The parties executed a Power of Attorney so that each could act on behalf of the other in the event of the incapacity of either spouse. Katherine's Power of Attorney provides:

    This Power shall become effective upon my incapacity as determined in accordance with Article Two, Section I of this Power. . . .

    Katherine Woods Durable Power of Attorney at 1-1. Section 1 of Katherine's Power of Attorney states, in pertinent part:

    . . . I shall be deemed "incapacitated" if and so long as (i) a court of competent jurisdiction has made a finding to that effect . . . (ii) upon certification by two physicians . . . I am unable to properly care for myself or for my person or property, which certification shall be made by each physician in a written declaration under penalty of perjury; or (iii) I am unable freely to communicate for a period of ninety (90) days.

    Katherine Woods Durable Power of Attorney at 2-1.

    In March 2006, Debtor met with Carin Clements Schetler of Fifth Third regarding a loan for Autosource to be used as working capital. Debtor applied for an equity line of credit seeking a mortgage on the Property. Schetler took the loan application from Woods over the phone. Debtor was later notified by Fifth Third that the loan had been approved.

    After the Autosource loan was approved, Schetler was notified that a copy of the Trust Agreement was required from Debtor. Debtor provided Schetler with a copy of the Trust Agreement and she forwarded it to the underwriting department at Fifth Third.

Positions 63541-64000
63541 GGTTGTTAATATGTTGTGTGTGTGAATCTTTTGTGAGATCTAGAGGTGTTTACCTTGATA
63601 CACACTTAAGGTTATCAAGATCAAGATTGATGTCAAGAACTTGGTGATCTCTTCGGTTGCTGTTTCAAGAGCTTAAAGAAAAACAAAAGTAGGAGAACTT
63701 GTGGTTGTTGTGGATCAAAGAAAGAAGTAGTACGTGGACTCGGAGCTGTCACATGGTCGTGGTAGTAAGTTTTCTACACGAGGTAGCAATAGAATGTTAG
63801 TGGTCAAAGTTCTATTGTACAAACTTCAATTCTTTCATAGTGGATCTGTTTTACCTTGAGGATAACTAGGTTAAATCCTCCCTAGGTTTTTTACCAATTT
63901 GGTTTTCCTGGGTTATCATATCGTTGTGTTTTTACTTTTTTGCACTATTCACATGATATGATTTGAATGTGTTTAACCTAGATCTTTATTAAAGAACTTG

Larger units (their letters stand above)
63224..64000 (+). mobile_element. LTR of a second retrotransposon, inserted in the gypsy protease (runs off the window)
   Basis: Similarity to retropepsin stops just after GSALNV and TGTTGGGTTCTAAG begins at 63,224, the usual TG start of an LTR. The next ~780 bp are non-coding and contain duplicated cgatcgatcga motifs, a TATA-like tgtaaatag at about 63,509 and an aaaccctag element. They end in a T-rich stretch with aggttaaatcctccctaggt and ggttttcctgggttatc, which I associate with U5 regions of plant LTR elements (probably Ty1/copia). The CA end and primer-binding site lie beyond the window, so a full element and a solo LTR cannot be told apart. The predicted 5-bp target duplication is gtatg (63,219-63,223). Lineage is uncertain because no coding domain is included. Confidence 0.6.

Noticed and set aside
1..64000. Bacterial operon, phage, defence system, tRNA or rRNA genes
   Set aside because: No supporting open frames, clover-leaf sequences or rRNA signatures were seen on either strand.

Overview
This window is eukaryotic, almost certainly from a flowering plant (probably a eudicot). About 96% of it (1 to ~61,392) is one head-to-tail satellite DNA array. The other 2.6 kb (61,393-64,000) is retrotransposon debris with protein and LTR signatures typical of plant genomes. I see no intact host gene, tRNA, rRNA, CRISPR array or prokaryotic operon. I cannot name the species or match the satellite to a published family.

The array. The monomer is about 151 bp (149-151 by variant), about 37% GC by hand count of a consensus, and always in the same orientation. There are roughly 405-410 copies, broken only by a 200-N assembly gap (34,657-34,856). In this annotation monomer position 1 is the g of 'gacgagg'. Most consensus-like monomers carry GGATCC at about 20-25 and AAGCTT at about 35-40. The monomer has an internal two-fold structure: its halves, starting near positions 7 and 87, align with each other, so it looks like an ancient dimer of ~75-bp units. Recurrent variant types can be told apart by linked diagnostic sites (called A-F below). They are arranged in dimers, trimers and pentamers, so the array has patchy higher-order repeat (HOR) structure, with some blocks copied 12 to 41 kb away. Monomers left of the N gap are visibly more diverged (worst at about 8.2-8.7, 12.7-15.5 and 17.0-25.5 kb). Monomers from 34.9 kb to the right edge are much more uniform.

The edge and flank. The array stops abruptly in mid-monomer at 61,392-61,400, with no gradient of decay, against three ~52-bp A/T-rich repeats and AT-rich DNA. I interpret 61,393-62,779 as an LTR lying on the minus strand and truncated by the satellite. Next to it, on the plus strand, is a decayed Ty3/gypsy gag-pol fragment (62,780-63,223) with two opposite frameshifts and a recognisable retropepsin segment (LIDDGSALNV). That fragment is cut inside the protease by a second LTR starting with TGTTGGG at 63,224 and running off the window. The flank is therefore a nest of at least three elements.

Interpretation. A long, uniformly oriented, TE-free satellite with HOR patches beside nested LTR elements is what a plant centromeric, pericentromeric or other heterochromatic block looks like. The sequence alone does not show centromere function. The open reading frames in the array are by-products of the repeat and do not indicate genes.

*106 Debtor had previously sought Katherine's consent to mortgage the Property but she refused. Although, Debtor believed he and his wife's signatures were necessary to mortgage Trust property, he applied for the Autosource loan from Fifth Third by mortgaging the Property without Katherine's consent or knowledge.

    Debtor informed Fifth Third's loan officer that his wife would not sign the loan application.

    Fifth Third was anxious to close the loan, but Debtor informed Fifth Third that his wife was out of town and could not sign the mortgage on the Trust property. He gave a copy of Katherine's Power of Attorney to Fifth Third who later notified Debtor after reviewing it that it could use the Power of Attorney to close the loan.

    At the loan closing, Debtor was presented with the Fifth Third mortgage that had been prepared by Fifth Third. It contained four signature lines for the following signatures: Ken Woods and Katherine Woods, individually, Ken Woods, Trustee of the Trust and Katherine Woods, Trustee of the Trust.

    On April 4, 2006, Debtor executed the Fifth Third mortgage signing on all four signature lines. He signed once individually, once in his capacity as Trustee for the Trust, once on behalf of Katherine Woods, individually, and once on behalf of Katherine Woods in her capacity as Trustee of the Trust.

    Fifth Third sales administrative assistant in the Private Banking Department, Mary E. Campisano, notarized the signatures on the mortgage document. The notarial certificate states:

    On this 4th day of April, 2006, before me, a Notary Public in and for said County and State, personally appeared KENNETH R. WOODS AND KATHERINE R. WOODS TRUSTEES UNDER THE KENNETH R. AND KATHERINE R. WOODS LIVING TRUST U/A DATED JANUARY 31, 1997, HUSBAND AND WIFE.
    the individual(s) who executed the foregoing instrument and acknowledged that HE/SHE did examine and read the same and did sign the foregoing instrument, and that the same is HIS/HER free act and deed.